Restaurant Performance Index Increases; Expectations Remain Strong

Market Intel / January 3, 2018

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The restaurant industry accounts for $799 billion in sales, according to the National Restaurant Association.  It’s an important piece of the food business, debuting food trends, shaping how we eat and employing 14.7 million people.  The restaurant industry is also highly cyclical and exposed to the economic winds of the overall economy.  To capture restaurant owner sentiment, the National Restaurant Association surveys owners on a monthly basis, asking them to evaluate the current situation of the restaurant industry and what the expectations are for the next six months. That data is released as an index value in what is known as the Restaurant Performance Index.

The most recent data, released at the end of December, looked at November through the beginning of 2018. The overall index increased compared to the previous month to 101.1.  A value of 100 is recognized as a stable state of the industry—neither expansion nor contraction.  Values above 100 indicate expansion, while values below 100 indicate contraction. November marks the 15th consecutive month the index has been over 100.

The index is divided into two categories: the current situation and the expectations index.  This is designed to indicate strength or weakness in specific areas such as same-store sales, capital expenditures, labor, and customer traffic.  In November, the current situation also improved, showing stronger same-store sales, customer traffic and labor.  However, the current index value was still slightly below the 100 mark, indicating some current weakness.  In an interesting contrast, a separate National Restaurant Association survey showed that in 2017 one in 10 adults planned on eating Thanksgiving at a restaurant.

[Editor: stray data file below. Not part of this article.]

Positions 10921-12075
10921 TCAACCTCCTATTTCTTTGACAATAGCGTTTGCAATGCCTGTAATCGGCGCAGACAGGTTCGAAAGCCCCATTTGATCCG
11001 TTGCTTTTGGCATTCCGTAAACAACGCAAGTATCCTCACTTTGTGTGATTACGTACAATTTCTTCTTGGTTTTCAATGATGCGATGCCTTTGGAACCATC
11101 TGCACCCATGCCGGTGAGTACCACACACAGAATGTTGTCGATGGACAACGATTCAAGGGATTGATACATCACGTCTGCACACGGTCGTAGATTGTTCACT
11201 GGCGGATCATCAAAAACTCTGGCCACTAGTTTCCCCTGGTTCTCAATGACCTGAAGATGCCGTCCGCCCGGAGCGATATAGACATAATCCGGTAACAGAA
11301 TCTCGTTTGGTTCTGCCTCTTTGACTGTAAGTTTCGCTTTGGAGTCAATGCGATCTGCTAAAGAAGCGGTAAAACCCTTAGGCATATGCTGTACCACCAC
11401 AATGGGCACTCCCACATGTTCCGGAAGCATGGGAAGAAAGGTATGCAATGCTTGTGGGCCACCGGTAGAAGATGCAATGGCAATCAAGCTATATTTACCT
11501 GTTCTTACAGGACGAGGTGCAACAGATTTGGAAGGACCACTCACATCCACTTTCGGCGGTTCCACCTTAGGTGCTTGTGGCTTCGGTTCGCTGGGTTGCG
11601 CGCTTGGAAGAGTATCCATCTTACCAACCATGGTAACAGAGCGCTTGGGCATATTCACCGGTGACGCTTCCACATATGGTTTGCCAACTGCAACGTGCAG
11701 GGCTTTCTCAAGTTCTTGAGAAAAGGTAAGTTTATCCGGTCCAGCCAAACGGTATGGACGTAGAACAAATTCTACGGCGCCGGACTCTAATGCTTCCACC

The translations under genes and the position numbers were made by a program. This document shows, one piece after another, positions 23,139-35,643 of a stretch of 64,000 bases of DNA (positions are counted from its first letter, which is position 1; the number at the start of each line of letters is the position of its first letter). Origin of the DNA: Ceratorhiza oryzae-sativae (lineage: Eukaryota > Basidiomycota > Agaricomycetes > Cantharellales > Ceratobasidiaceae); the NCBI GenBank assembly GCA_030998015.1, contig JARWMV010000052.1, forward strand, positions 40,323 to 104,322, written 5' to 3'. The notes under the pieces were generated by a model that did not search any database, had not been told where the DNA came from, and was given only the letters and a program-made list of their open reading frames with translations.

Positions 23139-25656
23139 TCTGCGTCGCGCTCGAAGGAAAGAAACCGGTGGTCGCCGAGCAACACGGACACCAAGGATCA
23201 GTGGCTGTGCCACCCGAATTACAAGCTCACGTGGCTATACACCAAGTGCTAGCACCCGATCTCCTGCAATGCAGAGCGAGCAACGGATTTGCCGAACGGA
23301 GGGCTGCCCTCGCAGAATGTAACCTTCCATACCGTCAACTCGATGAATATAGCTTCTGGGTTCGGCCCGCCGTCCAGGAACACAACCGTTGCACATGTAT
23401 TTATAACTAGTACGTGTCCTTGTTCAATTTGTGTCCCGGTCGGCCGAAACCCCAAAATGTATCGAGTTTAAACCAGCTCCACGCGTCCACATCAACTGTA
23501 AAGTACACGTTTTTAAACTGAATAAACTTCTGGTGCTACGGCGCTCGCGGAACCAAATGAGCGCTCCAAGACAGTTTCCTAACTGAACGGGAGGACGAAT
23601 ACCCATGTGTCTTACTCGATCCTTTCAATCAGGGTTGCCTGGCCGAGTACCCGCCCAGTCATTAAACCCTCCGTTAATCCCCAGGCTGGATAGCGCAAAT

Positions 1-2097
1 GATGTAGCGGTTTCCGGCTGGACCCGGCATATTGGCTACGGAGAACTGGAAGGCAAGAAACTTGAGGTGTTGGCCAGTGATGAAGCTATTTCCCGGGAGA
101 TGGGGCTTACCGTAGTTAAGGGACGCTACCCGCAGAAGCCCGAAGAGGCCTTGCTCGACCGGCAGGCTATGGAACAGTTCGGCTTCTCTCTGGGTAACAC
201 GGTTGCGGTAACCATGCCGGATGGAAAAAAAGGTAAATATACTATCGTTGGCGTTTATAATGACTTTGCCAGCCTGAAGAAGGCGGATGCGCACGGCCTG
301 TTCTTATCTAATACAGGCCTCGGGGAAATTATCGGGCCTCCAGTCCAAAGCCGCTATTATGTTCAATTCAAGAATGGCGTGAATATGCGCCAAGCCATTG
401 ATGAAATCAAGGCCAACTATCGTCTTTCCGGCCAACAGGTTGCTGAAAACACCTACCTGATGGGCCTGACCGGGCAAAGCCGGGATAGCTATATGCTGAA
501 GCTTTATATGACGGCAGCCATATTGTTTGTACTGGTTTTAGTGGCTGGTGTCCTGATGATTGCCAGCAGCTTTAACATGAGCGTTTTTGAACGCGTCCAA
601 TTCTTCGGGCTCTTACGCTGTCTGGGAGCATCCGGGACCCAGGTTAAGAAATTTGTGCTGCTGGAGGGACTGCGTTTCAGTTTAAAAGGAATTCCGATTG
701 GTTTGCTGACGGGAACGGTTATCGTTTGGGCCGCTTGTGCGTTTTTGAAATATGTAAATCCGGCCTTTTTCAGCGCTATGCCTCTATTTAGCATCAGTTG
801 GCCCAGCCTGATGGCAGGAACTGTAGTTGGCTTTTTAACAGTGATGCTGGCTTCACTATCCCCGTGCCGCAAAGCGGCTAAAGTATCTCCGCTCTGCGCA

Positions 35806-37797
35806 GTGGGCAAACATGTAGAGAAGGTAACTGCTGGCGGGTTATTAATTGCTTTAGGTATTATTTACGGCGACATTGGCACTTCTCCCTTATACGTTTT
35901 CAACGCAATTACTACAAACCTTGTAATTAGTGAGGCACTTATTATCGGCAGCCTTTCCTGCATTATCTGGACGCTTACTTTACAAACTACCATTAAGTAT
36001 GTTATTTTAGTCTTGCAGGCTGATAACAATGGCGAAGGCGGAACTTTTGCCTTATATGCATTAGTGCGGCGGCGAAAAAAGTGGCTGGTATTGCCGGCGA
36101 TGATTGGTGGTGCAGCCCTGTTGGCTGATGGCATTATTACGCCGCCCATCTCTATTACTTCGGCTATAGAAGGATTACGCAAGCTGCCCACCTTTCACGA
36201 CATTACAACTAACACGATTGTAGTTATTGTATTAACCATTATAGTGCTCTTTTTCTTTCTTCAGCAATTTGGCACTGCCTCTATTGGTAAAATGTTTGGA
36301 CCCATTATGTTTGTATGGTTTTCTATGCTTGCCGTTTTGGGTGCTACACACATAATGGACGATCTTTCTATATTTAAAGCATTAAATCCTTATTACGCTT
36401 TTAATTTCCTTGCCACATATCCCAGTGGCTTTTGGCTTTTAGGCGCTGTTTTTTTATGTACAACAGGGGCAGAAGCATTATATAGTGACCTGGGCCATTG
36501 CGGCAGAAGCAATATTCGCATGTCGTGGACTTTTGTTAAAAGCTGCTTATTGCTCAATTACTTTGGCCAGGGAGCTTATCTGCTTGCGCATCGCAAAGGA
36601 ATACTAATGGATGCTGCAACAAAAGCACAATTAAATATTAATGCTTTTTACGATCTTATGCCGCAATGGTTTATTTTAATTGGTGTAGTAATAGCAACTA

On the expectations side of the index, restaurant owners are expecting the next six months to continue to improve.  The November expectations index is the highest it has been in nine months.  Business conditions were expected to gain the most ground, up 0.8 percent from last month, followed by same-store sales.  Capital expenditures declined relative to a month ago, but still posted a value over 100.

In the last three months the gap between the current situation and the expectations index has widened.  Expectations indicate strong growth in the future, but the current situation indicates that the last several months of positive expectations have yet to come to fruition.  Capital expenditures declined relative to October in both the current and expectations index, which are longer term investments and could point to hesitation to commit to large upgrades, although both values were still at 100 or above.  For the full report visit National Restaurant Association.

Contact:
Katelyn McCullock
Economist
(202) 406-3623
katelynm@fb.org
 

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